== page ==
18 Aug How Do Conversations Improve Learning and Help Change to Stick?
Early in 2003 I found myself sitting at a steamy teppanyaki bar in Taiwan, sizzling cubes of steak on the grill in front of me, a line of hungry locals elbowing through the narrow space behind my stool, a row of Canadian teachers to my left, and a heavy Chinese man to my right, and everywhere, the loud chatter of multiple languages, creating a rumbling din. I’d been in town for a few weeks, and I was experiencing what most folks would call culture shock. Where was my place in this strange land? Would I find one, or would I only ever feel momentary comfort, sandwiched between alien cultures, tuning out the noise? I raised my hand to attract the attention of the chef and said, “Chicken, please. And bean sprouts … Yes, thank you.” Then the man to my right turned to me and said, in a Chinese-American accent, “You’re from South Africa, right?” He smiled warmly, and I felt the kind of reassuring rush you get from being recognized by someone you expect has forgotten you. We started talking, and the noise seemed to fade away as we asked each other questions about our respective homes.
I explained that I grew up in Kwazulu-Natal, but I moved to the Western Cape after university. He asked, “What was the reason you moved?” What came to my mind in that moment was the turbulent water around Cape Point, and the imposing cliffs above it. I replied that one day I wanted to live in a home between the mountains and the sea. He looked thoughtful as he listened, then he said, “In my culture, a man who loves the mountains is wise. And a man who loves the sea is generous. You must be a wise and generous man.” Suddenly the anxiety of culture shock faded away. Not because I was apparently wise or generous, but because a kind person had forged a connection with me, and I had experienced an epiphany. In all the disorientation that came from eating unrecognizable food, decoding unreadable writing, and straining to follow an indiscernible language, one conversation told me that there are shared values that transcend these superficial experiences, and I was on the cusp of learning one of life’s great lessons.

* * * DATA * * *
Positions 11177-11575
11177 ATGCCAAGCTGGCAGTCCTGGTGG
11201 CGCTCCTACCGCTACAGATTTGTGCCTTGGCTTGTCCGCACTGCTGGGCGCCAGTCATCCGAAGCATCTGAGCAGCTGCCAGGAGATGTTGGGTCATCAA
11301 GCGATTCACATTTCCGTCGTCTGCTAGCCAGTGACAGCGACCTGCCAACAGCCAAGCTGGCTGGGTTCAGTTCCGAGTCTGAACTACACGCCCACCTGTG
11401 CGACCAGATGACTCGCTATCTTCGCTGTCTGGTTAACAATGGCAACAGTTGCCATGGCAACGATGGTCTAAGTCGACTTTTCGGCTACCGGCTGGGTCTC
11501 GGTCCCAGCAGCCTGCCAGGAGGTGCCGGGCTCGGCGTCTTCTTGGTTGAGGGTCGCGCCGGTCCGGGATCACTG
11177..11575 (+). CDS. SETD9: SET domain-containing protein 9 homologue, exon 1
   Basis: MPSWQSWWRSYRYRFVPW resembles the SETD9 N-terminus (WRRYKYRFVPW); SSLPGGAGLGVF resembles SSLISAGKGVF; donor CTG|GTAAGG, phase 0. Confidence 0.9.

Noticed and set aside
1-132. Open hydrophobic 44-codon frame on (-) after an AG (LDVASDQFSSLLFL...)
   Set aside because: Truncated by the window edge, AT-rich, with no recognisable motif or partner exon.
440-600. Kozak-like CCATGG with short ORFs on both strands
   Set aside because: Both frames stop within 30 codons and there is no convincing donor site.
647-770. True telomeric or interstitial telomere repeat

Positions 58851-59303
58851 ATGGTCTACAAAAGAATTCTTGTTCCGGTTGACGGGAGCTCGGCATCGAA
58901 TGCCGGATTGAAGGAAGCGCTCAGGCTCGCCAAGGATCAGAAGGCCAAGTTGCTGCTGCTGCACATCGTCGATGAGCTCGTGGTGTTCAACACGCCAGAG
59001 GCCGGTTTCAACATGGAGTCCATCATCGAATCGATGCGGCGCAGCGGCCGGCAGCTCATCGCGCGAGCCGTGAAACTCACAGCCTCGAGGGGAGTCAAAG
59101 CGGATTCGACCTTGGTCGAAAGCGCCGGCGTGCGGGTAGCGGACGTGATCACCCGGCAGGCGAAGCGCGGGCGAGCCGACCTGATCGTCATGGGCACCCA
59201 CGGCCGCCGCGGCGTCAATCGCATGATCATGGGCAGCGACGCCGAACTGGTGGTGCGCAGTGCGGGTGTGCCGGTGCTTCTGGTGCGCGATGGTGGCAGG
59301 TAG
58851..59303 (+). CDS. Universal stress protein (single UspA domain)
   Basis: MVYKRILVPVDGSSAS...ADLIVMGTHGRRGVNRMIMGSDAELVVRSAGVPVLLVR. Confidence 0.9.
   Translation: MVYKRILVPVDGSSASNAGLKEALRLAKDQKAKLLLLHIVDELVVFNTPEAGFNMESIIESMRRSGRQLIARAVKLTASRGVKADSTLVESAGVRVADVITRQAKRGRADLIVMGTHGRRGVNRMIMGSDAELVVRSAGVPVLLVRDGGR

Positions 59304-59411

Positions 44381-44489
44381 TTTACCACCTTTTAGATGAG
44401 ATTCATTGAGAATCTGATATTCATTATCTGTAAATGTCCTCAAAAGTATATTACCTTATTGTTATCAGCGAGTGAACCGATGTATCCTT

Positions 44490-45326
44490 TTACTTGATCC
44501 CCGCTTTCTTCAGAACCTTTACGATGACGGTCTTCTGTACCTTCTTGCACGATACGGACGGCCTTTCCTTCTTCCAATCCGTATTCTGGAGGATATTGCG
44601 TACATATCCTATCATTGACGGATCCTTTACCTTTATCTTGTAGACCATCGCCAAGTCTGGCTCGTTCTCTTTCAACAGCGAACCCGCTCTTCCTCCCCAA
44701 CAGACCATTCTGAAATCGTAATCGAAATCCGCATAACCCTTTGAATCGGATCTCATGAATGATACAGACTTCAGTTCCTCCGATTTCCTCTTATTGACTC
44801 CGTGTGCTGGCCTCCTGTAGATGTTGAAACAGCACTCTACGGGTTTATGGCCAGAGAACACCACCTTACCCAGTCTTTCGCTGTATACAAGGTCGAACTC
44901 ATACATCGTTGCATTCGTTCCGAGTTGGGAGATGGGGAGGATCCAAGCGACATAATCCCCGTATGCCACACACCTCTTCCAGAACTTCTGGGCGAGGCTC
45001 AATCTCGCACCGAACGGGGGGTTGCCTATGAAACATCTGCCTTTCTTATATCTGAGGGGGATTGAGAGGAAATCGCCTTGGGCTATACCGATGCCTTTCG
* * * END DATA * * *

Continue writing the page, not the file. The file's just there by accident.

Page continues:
So how did he do it? How did one friendly guy transform me from a stressed-out stranger in a strange land, to an ardent adventurer abroad? It’s simple, really; he asked me about me. He showed a genuine interest in me, and there really isn’t anything as flattering as that – nor is there anything as likely to get someone talking. The result was that my mind was opened to a whole new world and a whole new set of learning experiences. After that, I couldn’t get enough. I soaked up Taiwan like a sponge.
Have you had a conversation like that before? Has someone helped you to see things differently? Have you had an ‘a-ha’ moment that changed the way you thought about the world? It’s amazing how many such moments happen during conversation. Conversation is the oldest form of learning, and the most natural. Seeing things through other people’s eyes, being guided by their questions, takes us to unexpected places that we may have struggled to reach on our own. And when we arrive, we can’t undo the experience, erase the memory, and pretend that we haven’t seen something new, which permanently affects the way we see the world from that moment on.